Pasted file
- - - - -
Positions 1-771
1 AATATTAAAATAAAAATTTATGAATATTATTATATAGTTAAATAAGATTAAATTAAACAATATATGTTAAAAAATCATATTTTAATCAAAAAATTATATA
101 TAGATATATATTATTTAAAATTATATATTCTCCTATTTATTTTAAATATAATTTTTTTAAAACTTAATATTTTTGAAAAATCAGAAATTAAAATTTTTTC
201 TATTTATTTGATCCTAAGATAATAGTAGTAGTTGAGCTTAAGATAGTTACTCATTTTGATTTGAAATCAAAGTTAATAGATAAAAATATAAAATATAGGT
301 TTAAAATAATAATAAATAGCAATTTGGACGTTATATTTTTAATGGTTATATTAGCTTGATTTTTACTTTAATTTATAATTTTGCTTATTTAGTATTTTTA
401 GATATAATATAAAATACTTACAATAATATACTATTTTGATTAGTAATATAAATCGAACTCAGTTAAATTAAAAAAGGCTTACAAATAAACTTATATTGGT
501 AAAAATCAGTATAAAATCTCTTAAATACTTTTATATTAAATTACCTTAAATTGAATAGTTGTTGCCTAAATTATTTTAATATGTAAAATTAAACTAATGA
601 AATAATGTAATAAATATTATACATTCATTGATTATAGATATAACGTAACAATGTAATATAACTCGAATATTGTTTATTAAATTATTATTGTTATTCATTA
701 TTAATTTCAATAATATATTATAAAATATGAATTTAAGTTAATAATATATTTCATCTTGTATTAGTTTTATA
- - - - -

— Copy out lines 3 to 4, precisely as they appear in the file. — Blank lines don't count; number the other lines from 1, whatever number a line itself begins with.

101 TAGATATATATTATTTAAAATTATATATTCTCCTATTTATTTTAAATATAATTTTTTTAAAACTTAATATTTTTGAAAAATCAGAAATTAAAATTTTTTC
201 TATTTATTTGATCCTAAGATAATAGTAGTAGTTGAGCTTAAGATAGTTACTCATTTTGATTTGAAATCAAAGTTAATAGATAAAAATATAAAATATAGGT